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From: Jeff Garland (jeff_at_[hidden])
Date: 2005-03-06 19:37:47

On Sun, 6 Mar 2005 22:59:43 +0000 (UTC), Jarl Lindrud wrote
> Iain Hanson <Iain.Hanson <at>> writes:
> >
> > > Your position seems to be that programmers should not be afforded the
> of
> > > choosing; they should just bite the bullet and always use CORBA. If they
> don't
> > > like that, then they should just avoid networking altogether.
> >
> > Personally I tend to prefer not letting programmers shoot themselves in
> > the foot, if I can avoid it. Unfortunately, they ( and I sometimes ) are
> > incredibly inventive at finding new ways to do so .
> >
> To sum up then, your position is that:
> 1) CORBA is the be-all and end-all of distributed programming.
> 2) Anything not projected to need CORBA-style scaleability is just a
> "toy" and not worthy of library support.
> I guess you don't find much need for networking at all in Boost? At
> least not beyond lowlevel socket API wrappers and assorted utilites
> that might be useful for something like realtime socket apps.
> Anything beyond that can, and should, be done with CORBA, regardless
> of scale and scope.

Sorry I haven't had time to follow this whole thread, but I've written a few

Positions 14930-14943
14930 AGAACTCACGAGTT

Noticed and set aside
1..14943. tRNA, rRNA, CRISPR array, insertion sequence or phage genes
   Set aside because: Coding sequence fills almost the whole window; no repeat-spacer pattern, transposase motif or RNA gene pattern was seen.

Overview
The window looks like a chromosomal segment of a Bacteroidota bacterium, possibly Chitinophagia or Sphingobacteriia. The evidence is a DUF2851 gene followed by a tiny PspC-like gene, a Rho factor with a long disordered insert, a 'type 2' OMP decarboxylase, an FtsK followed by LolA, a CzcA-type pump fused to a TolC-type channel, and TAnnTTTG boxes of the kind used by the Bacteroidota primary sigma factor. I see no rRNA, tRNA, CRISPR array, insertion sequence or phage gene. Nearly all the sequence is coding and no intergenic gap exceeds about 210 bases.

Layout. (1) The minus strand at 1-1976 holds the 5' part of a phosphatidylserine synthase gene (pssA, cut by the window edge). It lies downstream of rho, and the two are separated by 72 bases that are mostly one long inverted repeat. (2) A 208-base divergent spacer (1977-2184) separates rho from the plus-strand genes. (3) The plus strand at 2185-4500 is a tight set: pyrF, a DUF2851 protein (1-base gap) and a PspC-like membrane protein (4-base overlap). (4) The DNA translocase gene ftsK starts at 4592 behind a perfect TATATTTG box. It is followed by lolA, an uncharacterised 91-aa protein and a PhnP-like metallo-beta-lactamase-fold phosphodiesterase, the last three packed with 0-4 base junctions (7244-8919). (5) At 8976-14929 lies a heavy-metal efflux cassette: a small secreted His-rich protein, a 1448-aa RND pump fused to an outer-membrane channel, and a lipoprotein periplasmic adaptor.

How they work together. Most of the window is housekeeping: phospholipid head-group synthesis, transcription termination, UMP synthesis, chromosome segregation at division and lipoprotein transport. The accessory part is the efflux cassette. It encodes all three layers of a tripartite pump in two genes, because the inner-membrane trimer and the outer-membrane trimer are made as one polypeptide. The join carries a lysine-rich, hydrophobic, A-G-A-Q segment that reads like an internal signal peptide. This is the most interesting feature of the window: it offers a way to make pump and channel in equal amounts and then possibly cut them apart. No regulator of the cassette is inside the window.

Corba and distributed programs over the years and I think there is a place for
varying support levels. CORBA is way, way overkill for many simple
applications (retrieve a web page, register a product on a remote site, snap
some data from a server on startup, etc). There is hardly anyway to make a
CORBA application light weight, it introduces the idl compiler, a whole set of
new types, typically threading, etc. Also, the CORBA binding to C++ is a pain
in my view -- someone could redo it with modern C++ and things would be much
better, but I don't see anyone talking about that. But I digress. And Ian,
you should be happy that people are messing up distributed apps -- means more
employment for those that know how to fix things ;-)

As for RPC, I can see Ian's point -- it's a slippery slope. You can quickly
wind up reinventing the wheel yet again. That said, I think it's a line that
can be walked, so I think you should keep going. But this will undoubtedly
come up in the review, so you'll have to be really clear about the niche you
are filling.


ps: I haven't had a chance to look at your library yet...

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